Mumford & Sons’ new direction on ‘Wilder Mind’ a mixed bag

Mumford‘Wilder Mind’
Mumford & Sons (Glassnote)
3 stars out of 5

Change isn’t always for the better. Case in point, British outfit Mumford & Sons. The London-based foursome made as good a first impression as you can possibly make with 2009’s indie folk debut “Sigh No More” and maintained that momentum with 2012’s almost-as-good follow-up “Babel.”

Mumford CDFor third record “Wilder Mind,” however, Marcus Mumford and his mates decided to tweak the formula. Gone are the banjo licks and foot-stompin’ jamborees that made their previous records so enjoyable in favor of a more middle-of-the-road Adult Alternative sound that removes a great deal of the band’s individuality.

There are some nice moments to be found on the 16-track, 66-minute (including four live bonus cuts) release, most notably “Believe,” “The Wolf,” “Monster” and “Ditmas.” Sadly, there are a couple misfires as well, including the title track and “Cold Arms” — something you really couldn’t say about the first two studio albums.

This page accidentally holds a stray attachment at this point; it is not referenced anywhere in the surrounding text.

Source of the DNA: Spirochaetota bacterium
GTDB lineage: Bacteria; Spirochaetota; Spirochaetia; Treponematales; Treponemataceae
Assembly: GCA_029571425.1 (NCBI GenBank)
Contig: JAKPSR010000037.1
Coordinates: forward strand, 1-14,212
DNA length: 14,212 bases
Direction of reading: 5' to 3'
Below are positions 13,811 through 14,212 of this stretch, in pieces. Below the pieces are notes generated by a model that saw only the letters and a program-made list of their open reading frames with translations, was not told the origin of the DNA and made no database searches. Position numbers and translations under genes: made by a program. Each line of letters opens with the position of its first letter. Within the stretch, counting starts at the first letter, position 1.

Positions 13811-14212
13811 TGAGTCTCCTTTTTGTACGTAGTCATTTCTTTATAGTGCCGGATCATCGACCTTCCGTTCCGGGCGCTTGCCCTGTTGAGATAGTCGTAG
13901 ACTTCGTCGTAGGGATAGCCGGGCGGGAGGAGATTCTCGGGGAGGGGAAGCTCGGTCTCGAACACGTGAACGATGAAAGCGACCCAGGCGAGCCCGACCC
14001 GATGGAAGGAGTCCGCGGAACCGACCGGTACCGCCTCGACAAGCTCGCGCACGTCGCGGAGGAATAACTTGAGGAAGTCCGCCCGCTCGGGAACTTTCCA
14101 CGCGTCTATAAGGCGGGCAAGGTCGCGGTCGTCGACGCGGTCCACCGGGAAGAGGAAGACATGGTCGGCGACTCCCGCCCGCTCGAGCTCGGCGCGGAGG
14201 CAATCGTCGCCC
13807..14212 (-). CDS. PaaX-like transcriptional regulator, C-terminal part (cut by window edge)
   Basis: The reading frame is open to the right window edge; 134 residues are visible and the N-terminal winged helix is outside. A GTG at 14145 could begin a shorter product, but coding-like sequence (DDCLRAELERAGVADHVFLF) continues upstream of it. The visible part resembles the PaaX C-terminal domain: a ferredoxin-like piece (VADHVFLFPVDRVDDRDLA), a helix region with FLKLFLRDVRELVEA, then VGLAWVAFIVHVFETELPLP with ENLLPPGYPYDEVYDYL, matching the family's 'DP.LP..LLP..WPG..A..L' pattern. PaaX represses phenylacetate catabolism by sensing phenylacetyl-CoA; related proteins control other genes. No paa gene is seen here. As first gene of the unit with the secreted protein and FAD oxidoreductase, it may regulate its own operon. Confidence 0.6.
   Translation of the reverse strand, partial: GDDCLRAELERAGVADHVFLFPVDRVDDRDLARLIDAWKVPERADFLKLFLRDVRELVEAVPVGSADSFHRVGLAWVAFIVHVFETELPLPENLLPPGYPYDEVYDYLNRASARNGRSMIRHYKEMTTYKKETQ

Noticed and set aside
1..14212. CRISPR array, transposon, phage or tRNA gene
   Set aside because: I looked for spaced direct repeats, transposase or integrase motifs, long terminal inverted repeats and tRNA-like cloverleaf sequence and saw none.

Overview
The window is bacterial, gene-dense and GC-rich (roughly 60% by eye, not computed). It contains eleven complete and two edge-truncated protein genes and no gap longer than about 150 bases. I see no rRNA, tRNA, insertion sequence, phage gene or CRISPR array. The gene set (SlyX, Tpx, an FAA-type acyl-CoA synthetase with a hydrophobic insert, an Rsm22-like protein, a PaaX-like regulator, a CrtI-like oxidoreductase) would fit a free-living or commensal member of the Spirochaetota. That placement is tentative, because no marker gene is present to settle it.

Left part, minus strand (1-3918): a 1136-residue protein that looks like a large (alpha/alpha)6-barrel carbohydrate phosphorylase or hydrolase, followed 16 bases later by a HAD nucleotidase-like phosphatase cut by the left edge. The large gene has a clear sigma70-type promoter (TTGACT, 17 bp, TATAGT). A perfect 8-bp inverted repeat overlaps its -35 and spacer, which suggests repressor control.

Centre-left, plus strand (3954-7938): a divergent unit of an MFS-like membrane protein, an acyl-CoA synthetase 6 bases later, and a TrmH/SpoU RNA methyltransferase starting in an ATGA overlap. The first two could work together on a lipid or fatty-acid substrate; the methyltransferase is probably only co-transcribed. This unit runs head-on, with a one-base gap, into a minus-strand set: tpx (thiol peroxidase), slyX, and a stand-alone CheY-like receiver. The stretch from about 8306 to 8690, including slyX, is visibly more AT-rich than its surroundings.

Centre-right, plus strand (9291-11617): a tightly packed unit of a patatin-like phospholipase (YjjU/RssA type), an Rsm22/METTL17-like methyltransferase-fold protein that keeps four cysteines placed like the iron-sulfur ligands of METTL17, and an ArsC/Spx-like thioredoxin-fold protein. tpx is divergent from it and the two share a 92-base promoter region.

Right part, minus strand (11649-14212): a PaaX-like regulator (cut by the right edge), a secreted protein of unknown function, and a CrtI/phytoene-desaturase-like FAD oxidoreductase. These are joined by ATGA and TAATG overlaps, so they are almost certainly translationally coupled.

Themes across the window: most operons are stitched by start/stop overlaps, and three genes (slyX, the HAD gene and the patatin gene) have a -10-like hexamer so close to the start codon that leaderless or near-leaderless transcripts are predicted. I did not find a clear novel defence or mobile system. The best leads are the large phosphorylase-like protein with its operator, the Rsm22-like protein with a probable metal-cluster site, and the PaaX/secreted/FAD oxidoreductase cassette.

“Wilder Mind” is a solid effort and the type of record that a lesser band would be thrilled to create. But I expect more from Mumford & Sons — “Sigh No More” and “Babel” raised the bar significantly — or at least something that doesn’t sound so much like everybody else. (Jeffrey Sisk)

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